Joseph Zorzin redoak at
Sun Dec 7 15:52:25 EST 1997

> >In National Forests, creating massive clearcuts highly visible next to
> >major roads is *%@)*%|* brain dead. If the clearcuts were smaller and
> >hidden away, the tourists wouldn't have minded as they're too lazy and
> >fearfull of getting more than 100' from their oversized sport utility
> >vehicles.
> I believe that it is irresponsible for well trained foresters to hide their
> work from the public.  That only leads the public to believe that we have
> something to hide which in turn leads them to believe that we are doing
> something wrong.  I think that if we put our management activities out in the
> open and in clear view we can explain the reasons for performing that
> management strategy.  Simple roadside signs can be used to explain what is
> happening and why it is being done.  This makes foresters proactive and gives
> us a chance to inform the public immediately as opposed to waiting to respond
> to their reactions after they have had a chance to hear from the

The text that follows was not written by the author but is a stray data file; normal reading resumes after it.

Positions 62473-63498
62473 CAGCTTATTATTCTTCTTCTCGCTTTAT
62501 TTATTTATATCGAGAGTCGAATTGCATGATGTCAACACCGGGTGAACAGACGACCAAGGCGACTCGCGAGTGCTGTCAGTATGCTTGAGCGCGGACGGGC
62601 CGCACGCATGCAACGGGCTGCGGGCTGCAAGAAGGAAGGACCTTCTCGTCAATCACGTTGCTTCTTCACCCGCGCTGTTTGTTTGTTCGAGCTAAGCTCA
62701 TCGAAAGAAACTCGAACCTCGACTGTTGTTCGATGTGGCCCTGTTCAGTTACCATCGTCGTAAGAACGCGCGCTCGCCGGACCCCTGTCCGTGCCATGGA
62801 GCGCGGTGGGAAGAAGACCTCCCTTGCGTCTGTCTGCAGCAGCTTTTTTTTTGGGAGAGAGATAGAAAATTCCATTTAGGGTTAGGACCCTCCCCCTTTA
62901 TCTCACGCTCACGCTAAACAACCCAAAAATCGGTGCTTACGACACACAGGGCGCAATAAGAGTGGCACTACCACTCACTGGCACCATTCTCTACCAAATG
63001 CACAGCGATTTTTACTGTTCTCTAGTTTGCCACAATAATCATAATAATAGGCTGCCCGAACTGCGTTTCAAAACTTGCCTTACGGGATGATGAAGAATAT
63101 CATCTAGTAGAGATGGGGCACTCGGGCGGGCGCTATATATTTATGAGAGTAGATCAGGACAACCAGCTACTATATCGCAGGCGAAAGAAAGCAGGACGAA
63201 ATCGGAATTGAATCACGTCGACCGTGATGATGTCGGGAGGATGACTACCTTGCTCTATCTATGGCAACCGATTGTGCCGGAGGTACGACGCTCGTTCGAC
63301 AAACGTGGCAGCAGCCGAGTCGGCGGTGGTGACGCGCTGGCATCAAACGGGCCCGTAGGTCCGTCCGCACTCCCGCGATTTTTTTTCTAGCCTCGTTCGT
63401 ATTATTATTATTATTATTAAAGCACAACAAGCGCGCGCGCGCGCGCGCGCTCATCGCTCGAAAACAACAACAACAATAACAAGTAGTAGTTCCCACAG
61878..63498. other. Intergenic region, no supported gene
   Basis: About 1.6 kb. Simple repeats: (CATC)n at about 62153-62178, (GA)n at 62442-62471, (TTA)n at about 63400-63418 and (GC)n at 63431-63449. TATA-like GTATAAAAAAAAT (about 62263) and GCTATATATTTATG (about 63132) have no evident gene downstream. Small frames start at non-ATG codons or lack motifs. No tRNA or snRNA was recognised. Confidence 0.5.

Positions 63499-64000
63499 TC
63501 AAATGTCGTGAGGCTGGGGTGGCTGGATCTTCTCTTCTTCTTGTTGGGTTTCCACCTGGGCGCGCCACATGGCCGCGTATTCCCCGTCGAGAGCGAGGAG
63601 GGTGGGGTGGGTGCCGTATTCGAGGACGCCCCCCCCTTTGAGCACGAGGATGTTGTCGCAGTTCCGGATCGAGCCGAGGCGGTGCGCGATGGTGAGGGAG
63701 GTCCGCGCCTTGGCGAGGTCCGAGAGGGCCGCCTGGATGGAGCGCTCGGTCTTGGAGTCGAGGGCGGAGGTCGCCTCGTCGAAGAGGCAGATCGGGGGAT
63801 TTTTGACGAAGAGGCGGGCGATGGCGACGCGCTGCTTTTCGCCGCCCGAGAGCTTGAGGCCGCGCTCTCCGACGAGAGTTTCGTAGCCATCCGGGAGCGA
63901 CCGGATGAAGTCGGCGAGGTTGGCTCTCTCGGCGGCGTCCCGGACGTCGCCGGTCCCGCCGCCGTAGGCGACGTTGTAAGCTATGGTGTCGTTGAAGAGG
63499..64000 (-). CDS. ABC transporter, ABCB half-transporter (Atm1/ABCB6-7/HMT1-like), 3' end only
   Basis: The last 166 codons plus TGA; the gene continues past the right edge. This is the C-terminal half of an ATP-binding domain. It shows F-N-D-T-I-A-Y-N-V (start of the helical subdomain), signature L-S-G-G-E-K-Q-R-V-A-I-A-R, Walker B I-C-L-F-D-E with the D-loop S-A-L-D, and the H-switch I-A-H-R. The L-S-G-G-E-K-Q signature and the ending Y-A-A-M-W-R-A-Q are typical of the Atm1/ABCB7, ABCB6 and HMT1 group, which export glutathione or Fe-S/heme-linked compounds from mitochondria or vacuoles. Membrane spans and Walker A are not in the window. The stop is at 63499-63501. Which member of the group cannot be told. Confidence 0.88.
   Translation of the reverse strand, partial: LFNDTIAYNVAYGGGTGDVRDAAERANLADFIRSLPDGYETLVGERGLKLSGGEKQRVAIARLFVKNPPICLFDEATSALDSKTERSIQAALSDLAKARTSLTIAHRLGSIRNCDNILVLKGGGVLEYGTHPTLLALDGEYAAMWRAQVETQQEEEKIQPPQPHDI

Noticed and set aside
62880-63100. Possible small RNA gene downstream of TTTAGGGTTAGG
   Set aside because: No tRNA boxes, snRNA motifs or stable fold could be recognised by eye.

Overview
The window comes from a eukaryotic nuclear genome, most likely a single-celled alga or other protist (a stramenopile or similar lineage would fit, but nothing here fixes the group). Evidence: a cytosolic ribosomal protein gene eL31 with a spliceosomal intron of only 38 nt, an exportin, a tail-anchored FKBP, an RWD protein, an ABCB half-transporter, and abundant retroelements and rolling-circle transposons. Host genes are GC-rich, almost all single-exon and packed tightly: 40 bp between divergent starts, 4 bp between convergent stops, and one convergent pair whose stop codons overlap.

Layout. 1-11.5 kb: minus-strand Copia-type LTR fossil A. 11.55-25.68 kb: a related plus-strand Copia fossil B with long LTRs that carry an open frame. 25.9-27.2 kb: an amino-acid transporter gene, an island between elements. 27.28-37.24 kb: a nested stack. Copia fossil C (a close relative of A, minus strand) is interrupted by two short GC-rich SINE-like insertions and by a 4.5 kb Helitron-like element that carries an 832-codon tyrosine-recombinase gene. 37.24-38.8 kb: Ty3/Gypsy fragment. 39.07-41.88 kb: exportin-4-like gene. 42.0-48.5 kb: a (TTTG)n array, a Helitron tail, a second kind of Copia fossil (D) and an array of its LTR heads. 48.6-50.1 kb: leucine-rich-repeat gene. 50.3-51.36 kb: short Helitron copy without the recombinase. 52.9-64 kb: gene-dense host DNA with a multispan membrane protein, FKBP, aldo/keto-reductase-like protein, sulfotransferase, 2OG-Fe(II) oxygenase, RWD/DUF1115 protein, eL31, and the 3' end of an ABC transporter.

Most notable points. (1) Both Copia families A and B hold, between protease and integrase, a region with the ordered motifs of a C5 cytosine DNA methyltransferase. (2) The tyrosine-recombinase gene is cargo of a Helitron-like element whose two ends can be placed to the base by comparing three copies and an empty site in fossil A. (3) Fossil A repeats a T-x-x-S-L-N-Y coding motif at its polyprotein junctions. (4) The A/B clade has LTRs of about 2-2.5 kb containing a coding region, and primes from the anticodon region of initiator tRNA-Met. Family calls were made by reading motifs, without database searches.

> anti-clearcutting segment of society.

It's not a question of hiding the work, but not blowing people's eyes
out with massive multi thousand acre horrific clearcuts visible for many
miles that is not uncommon in some places.

> I have performed thinning and clearcutting directly adjacent to roads.  This
> allows the public to see what is going on as well as allowing us to clean up
> the logging residue following harvest.  There are many people who prefer the
> aged fallen timber for firewood instead of having to fall their own trees.  It
> also allows us to use the firewood harvesting public to "clean up" our clear
> cutting areas.

Around here you'd be breaking the law- the cutting practices act in
Massachusetts specificially says you must have roadside buffers. Let's
face it, logging, even when well done is ugly as hell. It's a matter of
being discreet.

And allowing the public in to clean up wouldn't be wise on private
property for legal reasons.

"The only forestry web page in the otherwise sophisticated state of
"Earth's only online forestry journal containing essays from the cutting
edge- no pun intended"

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